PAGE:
Governor wants $10.8M to tackle homelessness - Hawaii News Now - KGMB and KHNL

Governor wants $10.8M to tackle homelessness

Rep. Sylvia Luke Rep. Sylvia Luke
Scott Fuji, Executive Director of PHOCUSED Scott Fuji, Executive Director of PHOCUSED
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HONOLULU (HawaiiNewsNow) -

The governor is asking for nearly $11 million to tackle Hawaii's growing homeless issue in the coming fiscal year.

Most of the funds are for existing programs designed to move people off the streets and into housing, but for the first time ever -- the state is also asking for money that will specifically be used to conduct homeless sweeps.

While the effectiveness of sweeps has been challenged -- especially in areas like Kakaako -- officials maintain that enforcement sweeps that keep public sidewalks and parks clear are part of a comprehensive approach to move people into shelters and eventually housing.

"Enforcement only is a failed effort because what happens is once you do enforcement or sweeps in one neighborhood, people move to the next street or even just down the road," said state Rep. Sylvia Luke, a member of the governor's leadership team on homelessness and chairwoman of the House Finance Committee.

Three months after city crews began their sweeps through Kakaako, a homeless encampment is once again sprouting up.

"You can't just drop them off at a shelter and just say OK, our job is done -- because clearly if these are the same people who return back to Kakaako. It's not working," said Luke.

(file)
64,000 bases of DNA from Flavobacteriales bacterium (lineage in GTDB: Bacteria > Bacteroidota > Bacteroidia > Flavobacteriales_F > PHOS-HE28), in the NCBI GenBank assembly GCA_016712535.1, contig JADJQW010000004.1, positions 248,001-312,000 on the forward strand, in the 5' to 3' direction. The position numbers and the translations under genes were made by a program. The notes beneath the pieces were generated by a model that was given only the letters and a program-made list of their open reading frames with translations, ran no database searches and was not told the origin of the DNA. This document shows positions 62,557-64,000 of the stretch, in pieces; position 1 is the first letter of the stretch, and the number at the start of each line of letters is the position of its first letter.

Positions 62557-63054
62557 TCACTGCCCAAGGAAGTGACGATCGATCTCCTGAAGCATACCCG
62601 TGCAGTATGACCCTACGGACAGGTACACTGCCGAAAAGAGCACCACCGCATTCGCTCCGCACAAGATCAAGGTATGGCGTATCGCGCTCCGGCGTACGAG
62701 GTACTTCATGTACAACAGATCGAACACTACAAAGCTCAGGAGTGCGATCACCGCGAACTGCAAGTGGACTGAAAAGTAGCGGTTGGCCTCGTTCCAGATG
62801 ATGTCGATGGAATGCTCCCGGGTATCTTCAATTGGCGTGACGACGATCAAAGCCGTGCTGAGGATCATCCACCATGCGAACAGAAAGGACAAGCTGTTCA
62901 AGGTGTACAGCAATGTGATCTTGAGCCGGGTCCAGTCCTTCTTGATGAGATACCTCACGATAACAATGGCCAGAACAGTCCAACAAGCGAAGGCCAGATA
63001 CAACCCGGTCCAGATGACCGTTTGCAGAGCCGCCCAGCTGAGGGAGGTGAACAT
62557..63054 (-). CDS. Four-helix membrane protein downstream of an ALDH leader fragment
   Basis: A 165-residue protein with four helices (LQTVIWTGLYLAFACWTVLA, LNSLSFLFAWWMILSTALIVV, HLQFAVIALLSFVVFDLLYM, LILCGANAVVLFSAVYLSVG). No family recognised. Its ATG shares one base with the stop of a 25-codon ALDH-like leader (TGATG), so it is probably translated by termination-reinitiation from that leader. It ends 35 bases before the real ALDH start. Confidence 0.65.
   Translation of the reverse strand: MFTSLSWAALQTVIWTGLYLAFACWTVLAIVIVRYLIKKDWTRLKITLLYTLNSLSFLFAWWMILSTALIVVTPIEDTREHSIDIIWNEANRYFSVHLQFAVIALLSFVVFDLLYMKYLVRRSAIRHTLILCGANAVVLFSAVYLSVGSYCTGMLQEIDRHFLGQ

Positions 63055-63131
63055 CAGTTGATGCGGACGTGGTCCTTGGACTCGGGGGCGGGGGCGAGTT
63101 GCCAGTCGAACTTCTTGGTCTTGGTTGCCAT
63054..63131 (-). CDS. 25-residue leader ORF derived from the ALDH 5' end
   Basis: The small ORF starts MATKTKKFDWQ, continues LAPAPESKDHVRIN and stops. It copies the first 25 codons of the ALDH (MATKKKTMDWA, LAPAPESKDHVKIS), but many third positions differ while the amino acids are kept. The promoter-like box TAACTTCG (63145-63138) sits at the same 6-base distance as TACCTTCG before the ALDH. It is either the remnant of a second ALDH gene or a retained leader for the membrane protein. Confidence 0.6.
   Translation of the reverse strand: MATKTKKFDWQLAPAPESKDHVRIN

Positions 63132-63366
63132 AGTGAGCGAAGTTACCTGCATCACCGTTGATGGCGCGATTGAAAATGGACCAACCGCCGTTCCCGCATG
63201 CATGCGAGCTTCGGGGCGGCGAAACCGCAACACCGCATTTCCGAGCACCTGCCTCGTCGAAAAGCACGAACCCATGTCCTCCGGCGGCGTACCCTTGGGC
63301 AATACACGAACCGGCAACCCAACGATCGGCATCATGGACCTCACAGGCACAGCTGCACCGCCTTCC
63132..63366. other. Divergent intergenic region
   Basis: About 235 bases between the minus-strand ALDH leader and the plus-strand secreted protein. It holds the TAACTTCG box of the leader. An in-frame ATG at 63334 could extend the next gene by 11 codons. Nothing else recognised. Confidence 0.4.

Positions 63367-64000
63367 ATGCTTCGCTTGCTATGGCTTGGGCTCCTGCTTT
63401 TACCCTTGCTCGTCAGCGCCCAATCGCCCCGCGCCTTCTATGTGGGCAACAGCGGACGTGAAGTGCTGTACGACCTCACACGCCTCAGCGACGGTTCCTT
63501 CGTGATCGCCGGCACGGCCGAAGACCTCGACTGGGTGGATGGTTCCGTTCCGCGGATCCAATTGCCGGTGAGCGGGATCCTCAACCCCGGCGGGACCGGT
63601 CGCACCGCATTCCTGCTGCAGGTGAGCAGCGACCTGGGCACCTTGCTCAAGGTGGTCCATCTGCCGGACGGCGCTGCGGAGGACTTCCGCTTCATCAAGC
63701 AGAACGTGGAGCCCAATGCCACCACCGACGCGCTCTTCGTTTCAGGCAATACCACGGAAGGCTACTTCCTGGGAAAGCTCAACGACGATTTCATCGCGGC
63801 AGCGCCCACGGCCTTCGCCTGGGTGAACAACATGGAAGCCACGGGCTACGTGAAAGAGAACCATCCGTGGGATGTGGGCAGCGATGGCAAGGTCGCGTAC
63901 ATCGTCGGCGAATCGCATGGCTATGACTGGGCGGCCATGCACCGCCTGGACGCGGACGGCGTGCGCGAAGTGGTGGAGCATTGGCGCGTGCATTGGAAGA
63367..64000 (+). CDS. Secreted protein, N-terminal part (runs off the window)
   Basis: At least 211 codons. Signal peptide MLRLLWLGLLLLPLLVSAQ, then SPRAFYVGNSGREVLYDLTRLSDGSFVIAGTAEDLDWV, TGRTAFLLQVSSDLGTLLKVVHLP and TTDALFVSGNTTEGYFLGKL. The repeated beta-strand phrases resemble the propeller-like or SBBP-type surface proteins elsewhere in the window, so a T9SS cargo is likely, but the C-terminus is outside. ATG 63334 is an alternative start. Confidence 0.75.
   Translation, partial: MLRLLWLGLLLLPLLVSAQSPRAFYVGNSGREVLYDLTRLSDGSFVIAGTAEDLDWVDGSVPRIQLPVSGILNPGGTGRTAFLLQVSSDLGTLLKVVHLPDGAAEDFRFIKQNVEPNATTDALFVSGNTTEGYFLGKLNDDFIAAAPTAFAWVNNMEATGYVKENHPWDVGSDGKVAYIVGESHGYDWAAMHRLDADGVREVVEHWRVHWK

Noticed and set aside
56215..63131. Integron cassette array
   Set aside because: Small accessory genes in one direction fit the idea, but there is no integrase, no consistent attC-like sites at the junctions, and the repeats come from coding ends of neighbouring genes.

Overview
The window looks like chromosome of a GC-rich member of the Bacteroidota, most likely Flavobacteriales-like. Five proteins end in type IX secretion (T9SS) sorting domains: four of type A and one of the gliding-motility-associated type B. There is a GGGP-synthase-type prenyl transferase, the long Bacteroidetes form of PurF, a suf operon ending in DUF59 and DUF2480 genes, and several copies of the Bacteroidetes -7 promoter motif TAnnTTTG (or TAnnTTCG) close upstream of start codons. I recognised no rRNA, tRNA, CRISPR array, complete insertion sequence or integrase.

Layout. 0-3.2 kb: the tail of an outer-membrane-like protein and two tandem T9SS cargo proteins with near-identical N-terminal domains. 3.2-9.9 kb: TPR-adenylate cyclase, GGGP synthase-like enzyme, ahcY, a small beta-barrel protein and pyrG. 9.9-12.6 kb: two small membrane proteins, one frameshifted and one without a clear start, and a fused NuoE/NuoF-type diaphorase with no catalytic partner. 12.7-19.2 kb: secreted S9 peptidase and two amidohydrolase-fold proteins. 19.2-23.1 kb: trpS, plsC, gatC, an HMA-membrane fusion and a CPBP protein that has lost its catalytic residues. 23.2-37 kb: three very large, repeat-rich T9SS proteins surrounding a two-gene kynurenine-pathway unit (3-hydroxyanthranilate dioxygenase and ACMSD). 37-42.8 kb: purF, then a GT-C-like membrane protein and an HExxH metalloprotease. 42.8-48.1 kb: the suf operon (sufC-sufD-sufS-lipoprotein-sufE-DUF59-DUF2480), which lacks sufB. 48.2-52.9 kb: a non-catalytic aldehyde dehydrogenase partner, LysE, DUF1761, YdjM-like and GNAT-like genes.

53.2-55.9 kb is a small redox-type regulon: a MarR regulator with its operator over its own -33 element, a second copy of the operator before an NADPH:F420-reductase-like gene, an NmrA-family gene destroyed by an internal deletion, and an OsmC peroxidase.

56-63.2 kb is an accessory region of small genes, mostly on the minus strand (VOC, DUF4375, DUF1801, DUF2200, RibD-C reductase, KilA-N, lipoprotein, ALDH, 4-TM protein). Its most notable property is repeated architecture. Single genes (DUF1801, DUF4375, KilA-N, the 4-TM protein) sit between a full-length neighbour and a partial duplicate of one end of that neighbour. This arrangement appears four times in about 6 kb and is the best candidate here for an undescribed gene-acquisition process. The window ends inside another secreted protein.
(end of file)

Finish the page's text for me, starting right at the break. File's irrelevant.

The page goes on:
The state now wants to form its own crews to clear homeless campers from state land.

Under the governor's proposal, $1.6 million would be earmarked for sweeps. Some $790,000 would create two maintenance crews under the state Department of Transportation, and would be tasked with year-round daily efforts. Another $450,000 would be to fund law enforcement. And $400,000 would cover the cost of storing the personal property homeless people might leave behind.

Homeless advocates say the focus of the state's homeless efforts needs to be on affordable housing. "Moving them from the streets into shelter is obviously a good thing, but we want to focus on the end goal which is permanent housing for all these individuals and these households," said Scott Fuji, executive director of PHOCUSED (Protecting Hawaii's Ohana Children Under Served Elderly and Disabled).

A good chunk of Gov. David Ige's requested $10.8 million would do that.

Ige wants $3 million to go to the state's Housing First initiative and another $2 million for rapid rehousing efforts. Officials also estimate it will cost them $900,000 to operate an old Kakaako shed they're turning into a transitional shelter.

Experts say that's the kind of multi-faceted approach that's needed.

"If you really want to look at ending homelessness for these individuals and these families, it's got to provide money for services and support for
affordable housing developments, rental support," Fuji said.

Lawmakers say they're vetting the governor's proposal.

"It's not just enforcement -- but best use of shelters, best use of public housing. How do we push people into section eight or place them at the
state hospital if they need intensive or extensive services?" Luke asked.

Ige plans to reveal more on his plan to tackle homelessness during his State of the State address on Monday.

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